The UK government on Wednesday published "Operation Yellowhammer," its planning scenario for a no-deal Brexit.
The report, which dates from August 2, paints a damning picture of the disruptive effects of a deal should the UK leave the EU without an agreement on October 31.
The key points:
The UK will revert to "third country" status and the relationship with the EU will be "on the whole unsympathetic," with a range of potential effects, including:
- Cross-channel traffic being cut by 40-60% within a day, with disruption lasting 3 months.
- Protests taking place across the country, placing a strain on police resources.
- Financial services and the sharing of law enforcement and personal data being disrupted.
- Small and medium-sized business being unable to cope.
- Severe weather in winter potentially exacerbating negative impacts.
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The immediate effects
In the short-term, trucks would face delays of around 2 days while trying to cross the border, the report outlined.
This would have an impact on medicines and medical products imported into the UK. These are particularly reliant on short crossings of the English channel and would therefore be particularly affected by hold-ups.
The UK government would not be able to do much to mitigate these effects due to the short shelf-life of some medicines and supplies, according to the report.
The food sector would be hit in a matter of weeks, if not days, due to its reliance on free-movement and non-tariff trade within the EU, protected by high tariffs on goods coming from outside the trading bloc.
Up to 282 EU vessels could enter UK waters on the first day, leading to anger and even violent clashes with UK fishing boats.
Any workers, students, travelers and pensioners in the EU would immediately lose their access to healthcare, which is currently funded in the EU via the UK’s National Health Service.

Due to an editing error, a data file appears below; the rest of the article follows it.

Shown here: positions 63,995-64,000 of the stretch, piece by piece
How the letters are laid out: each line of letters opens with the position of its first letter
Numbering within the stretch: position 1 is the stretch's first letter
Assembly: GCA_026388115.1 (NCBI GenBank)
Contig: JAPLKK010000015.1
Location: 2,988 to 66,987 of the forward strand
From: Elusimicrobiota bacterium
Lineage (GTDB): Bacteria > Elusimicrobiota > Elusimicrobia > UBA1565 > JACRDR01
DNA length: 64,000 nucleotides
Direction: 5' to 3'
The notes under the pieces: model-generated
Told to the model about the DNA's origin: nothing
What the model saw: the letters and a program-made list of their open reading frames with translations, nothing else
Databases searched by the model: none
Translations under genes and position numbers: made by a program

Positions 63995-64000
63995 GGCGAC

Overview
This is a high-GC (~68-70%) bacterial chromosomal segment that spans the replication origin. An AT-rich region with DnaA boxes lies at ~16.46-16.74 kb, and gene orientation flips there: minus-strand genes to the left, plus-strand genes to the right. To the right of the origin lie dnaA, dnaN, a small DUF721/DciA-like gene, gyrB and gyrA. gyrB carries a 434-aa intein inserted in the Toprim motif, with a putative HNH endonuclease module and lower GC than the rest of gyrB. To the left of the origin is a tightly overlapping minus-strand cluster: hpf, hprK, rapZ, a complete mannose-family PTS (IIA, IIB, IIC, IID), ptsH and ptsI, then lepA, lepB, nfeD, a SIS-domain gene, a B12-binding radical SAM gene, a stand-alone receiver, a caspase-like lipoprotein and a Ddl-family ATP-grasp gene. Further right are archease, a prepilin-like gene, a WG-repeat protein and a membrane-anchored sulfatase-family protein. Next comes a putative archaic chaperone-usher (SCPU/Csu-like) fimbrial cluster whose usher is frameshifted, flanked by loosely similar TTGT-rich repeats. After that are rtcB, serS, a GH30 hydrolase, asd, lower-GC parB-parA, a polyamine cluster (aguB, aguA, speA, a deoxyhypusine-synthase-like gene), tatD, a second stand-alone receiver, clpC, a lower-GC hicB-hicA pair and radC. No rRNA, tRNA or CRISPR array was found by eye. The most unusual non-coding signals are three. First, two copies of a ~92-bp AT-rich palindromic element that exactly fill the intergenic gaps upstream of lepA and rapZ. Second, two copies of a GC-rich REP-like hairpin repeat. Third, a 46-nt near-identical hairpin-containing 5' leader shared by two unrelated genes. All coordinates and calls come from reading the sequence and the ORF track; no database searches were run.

Law enforcement data and information-sharing between the UK and the EU would also be immediately affected.
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Hard Brexit but no hard border
The government would put into operation a policy of "no new checks with limited exceptions" to avoid a hard border on the island of Ireland.
However, as outlined in the report, the model will not be sustainable in the long run.
The government stressed that it was "updating the assumptions" in the document, and that it was "neither an impact assessment, nor a prediction of what is most likely to happen.
"It describes what could occur in a reasonable worst-case scenario," wrote Michael Gove, the minister in charge of no-deal preparations.
The opposition Labour Party’s Brexit spokesman Keir Starmer said the document vindicated efforts by MPs to block a no-deal Brexit.
“Boris Johnson must now admit that he has been dishonest with the British people about the consequence of a no-deal Brexit," Starmer tweeted.
“It is also now more important than ever that Parliament is recalled and has the opportunity to scrutinize these documents and take all steps necessary to stop no deal."
Lawmakers voted last week to force the government to release the report after a version was leaked by the Sunday Times in August.
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